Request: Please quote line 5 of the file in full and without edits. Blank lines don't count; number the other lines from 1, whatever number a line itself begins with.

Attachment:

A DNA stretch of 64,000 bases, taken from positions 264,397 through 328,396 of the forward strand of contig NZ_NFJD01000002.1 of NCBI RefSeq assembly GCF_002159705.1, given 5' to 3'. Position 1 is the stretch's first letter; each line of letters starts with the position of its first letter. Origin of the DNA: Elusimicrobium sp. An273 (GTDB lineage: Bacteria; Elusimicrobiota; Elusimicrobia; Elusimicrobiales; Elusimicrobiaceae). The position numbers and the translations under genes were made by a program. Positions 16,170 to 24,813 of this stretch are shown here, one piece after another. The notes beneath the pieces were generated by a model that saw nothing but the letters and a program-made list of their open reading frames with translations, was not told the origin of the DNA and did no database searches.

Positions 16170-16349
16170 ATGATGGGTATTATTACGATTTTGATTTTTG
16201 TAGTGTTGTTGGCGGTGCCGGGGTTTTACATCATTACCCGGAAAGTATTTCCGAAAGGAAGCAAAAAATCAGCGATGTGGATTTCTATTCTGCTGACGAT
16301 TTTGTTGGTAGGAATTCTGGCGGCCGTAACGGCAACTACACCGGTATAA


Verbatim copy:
16301 TTTGTTGGTAGGAATTCTGGCGGCCGTAACGGCAACTACACCGGTATAA